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City budget finalized, but more tough decisions ahead for council

Last Updated Dec 3, 2019 at 8:21 am MST

CALGARY (660 NEWS) – While Calgary’s budget is finally settled, more tough financial decisions lie ahead for the city.

On Friday the budget was approved along with a tax shift meaning that next year, homeowners will see an increase on their bills in order to provide some relief for businesses.

READ MORE: Calgary council votes against property tax boost, but homeowners face increase in tax shift

The mayor is also firing back on some criticism about their expenses–the Calgary budget was part of some discussion during the United Conservative Party AGM this weekend and Naheed Nenshi says the province isn’t in a position to throw shade.

“[The province] increased income taxes, increased property taxes, cut front line services, had a 33 per cent cut to the Calgary Police Service, and managed to increase the deficit $2 billion all at the same time. Pretty neat trick,” said Nenshi.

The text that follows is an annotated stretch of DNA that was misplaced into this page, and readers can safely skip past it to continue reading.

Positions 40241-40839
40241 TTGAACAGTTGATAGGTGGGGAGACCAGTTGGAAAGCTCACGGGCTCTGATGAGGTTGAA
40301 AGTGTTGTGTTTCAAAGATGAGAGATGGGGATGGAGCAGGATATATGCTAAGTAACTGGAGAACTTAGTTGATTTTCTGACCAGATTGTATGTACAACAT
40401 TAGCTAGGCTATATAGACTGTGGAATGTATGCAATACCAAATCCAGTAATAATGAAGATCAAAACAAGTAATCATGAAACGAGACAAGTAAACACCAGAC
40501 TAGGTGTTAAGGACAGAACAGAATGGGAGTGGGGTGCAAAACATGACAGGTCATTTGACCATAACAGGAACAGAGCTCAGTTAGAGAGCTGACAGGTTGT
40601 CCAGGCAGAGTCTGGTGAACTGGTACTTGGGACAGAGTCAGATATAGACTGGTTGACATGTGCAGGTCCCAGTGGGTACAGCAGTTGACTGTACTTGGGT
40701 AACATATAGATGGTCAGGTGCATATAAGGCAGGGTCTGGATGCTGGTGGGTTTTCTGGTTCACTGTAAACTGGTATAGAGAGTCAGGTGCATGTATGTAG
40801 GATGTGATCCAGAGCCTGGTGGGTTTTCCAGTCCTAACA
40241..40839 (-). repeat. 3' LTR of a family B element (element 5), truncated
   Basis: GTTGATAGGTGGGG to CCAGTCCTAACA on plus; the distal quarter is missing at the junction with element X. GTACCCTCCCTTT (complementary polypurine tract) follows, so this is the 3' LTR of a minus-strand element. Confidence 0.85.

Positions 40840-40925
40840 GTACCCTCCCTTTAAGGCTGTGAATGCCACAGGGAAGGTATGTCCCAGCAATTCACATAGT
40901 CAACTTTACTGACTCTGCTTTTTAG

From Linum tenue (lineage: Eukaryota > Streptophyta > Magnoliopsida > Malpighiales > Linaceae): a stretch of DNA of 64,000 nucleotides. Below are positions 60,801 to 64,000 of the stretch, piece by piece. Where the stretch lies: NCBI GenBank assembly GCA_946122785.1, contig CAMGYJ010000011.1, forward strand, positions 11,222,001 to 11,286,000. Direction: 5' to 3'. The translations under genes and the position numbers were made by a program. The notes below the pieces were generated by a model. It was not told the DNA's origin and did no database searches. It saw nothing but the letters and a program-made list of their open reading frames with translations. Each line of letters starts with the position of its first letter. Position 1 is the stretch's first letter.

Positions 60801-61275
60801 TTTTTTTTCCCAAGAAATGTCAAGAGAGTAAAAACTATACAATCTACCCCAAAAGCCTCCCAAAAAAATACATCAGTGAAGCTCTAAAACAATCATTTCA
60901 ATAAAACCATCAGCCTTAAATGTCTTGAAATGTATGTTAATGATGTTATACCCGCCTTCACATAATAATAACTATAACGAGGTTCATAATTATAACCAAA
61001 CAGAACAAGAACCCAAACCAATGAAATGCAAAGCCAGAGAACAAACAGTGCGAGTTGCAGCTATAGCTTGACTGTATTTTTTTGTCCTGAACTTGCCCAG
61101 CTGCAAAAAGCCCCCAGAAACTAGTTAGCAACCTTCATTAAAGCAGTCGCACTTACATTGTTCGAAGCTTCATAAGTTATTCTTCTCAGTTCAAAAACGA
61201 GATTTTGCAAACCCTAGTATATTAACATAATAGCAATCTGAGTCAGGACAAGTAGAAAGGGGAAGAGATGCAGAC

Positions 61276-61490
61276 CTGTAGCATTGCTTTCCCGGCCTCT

“Clearly, this city is the government in Alberta that has its financial house in order, that is fair, that is balanced, that is doing the right thing here.”

Nenshi added there are a few business classes that may need a bit more help moving ahead, which would be strip malls, neighbourhood shopping centres, and storefront retail.

“The rest of them have really evened themselves out with the tax shift. So, the question is, can we get the numbers right so that those three categories can get the most benefit?”

Also in the budget, about $50 million has been identified to balance out some other losses and prevent a higher property tax increase, and half of that needs to be made back by 2021.

Nenshi says homeowners he talked to are okay with paying a bit more, and he is especially pleased they were able to maintain most services, such as the low-income transit pass.

There will be over 100 more layoffs at the city, however, which Nenshi laments, but adds it points to the need for other efficiencies.

“We are not going to layoff thousands of people who are delivering services every single day while demand goes. What we are doing is finding better, more efficient, and smarter ways to deliver those services.”

Nenshi also said while the provincial budget throws a bit of a wrench into the city’s capital plans, major projects like the fieldhouse and arena should still go ahead.